Probably one of the most heart-wrenching things that occurred during that period was that first morning when I said, “What do you want for breakfast?” And she said, “What can I have?” And I said, “Sweetie, you can have anything you want.” I made her pancakes, eggs. I asked her about fruit, and she said, “Do I just get one?” She was a bit malnourished. Clearly, she did not get much to eat in the past, and it was a wonderful opportunity for me to have this.
On Wednesday, I brought her to the office, and the rest of the attorneys attended to her while we worked on the Visa issue for Fanny. It became clear that Fanny could not get to the US, so I said to my assistant, “If Fanny does not have a Visa to get to Canada by Thursday noon, book flights to Paris.” On Thursday, Fanny still didn’t have a Visa, so we booked flights for myself, my wife, and Giulietta, and we were on a flight Friday evening to Paris.
You’re truly a full-service family law firm!
That might be one way of describing it!
That’s concierge full service. Brian, I’ve never heard of somebody taking care of a client that well – forget about a pro bono case – going to that extreme. and I also get that you loved the process because you knew you were going to win at the end of the day. You were just not going to quit. The emotional reward, it just must have been so satisfying to be the victor and hand Giulietta back to her mother Fanny when you got to Paris.
It was certainly the highlight of my career. But I will always remember what happened subsequent to putting her in her mother’s arms at Charles de Gaulle airport. I don’t think I’ll ever forget that. I stay in touch with them, and I’ve seen how she is flourishing in school with friends. She’s a beautiful little girl now, and you can see how happy she is to be with her mother – and how happy Fanny is to be with her daughter and to be a family again after four very long years apart. It’s extremely rewarding. Ultimately, we try to achieve what a client wants. But reuniting a child with her mother – I couldn’t imagine anything more gratifying in this practice.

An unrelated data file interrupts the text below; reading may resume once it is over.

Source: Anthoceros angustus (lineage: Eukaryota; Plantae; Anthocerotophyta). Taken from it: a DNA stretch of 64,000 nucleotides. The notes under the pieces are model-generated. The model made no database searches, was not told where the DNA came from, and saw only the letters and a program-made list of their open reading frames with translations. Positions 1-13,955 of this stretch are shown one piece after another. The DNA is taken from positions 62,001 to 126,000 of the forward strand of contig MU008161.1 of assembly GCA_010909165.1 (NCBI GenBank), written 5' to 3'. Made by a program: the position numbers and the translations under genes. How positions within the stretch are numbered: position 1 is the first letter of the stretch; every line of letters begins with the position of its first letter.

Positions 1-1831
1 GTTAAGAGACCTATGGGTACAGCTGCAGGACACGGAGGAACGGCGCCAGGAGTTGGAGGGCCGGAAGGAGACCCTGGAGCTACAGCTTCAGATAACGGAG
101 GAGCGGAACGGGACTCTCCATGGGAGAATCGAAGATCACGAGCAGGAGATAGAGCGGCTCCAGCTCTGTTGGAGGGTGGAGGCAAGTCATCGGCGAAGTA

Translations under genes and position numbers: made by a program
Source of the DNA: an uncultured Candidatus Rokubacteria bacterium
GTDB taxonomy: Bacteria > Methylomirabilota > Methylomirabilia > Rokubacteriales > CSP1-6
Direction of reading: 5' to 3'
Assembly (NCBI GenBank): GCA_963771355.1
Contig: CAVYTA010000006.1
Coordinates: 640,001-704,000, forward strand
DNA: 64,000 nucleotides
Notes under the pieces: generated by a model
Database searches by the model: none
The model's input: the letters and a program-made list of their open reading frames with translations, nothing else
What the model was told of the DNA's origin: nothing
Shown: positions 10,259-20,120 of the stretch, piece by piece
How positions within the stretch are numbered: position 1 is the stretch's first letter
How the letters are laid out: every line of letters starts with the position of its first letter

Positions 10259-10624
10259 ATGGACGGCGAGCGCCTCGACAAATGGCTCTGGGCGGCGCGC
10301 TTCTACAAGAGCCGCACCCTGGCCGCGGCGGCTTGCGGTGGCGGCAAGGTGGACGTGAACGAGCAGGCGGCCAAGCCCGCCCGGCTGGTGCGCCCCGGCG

Brian, I want to thank you for taking the time. It’s a remarkable story. I say you’re a remarkable family lawyer for taking this on and going through the process to bring this to a successful conclusion. Congratulations!
If you want to learn more about family lawyer Brian Pearlstein and his firm, go to his website, www.brpfamilylaw.com. They serve both the Maryland and DC markets. I highly recommend that you check them out. Brian is definitely a lawyer with a heart of gold, but you also don’t want to get in his way when he’s working for a client. He’s going to get it done! This is just one example of many in his career. Thank you again, Brian, for taking the time to talk with us today.
Thank you very much, Dan. I appreciate it.
Defining “Habitual Residence” in the Hague Convention
In Monasky v. Taglieri, SCOTUS defined “habitual residence” and proclaimed a uniform legal standard for the first time – altering the trajectory of U.S. Hague Convention jurisprudence on this issue.
International Child Custody & the Hague Convention
What remedies are available to left-behind parents when one parent unilaterally removes a child from their place of habitual residence to another country?
Child Abduction Cases Under the Hague Convention
The Hague Convention provides for an exceptional remedy that can be secured in a matter of days. Here’s what you must know to secure relief in a federal court.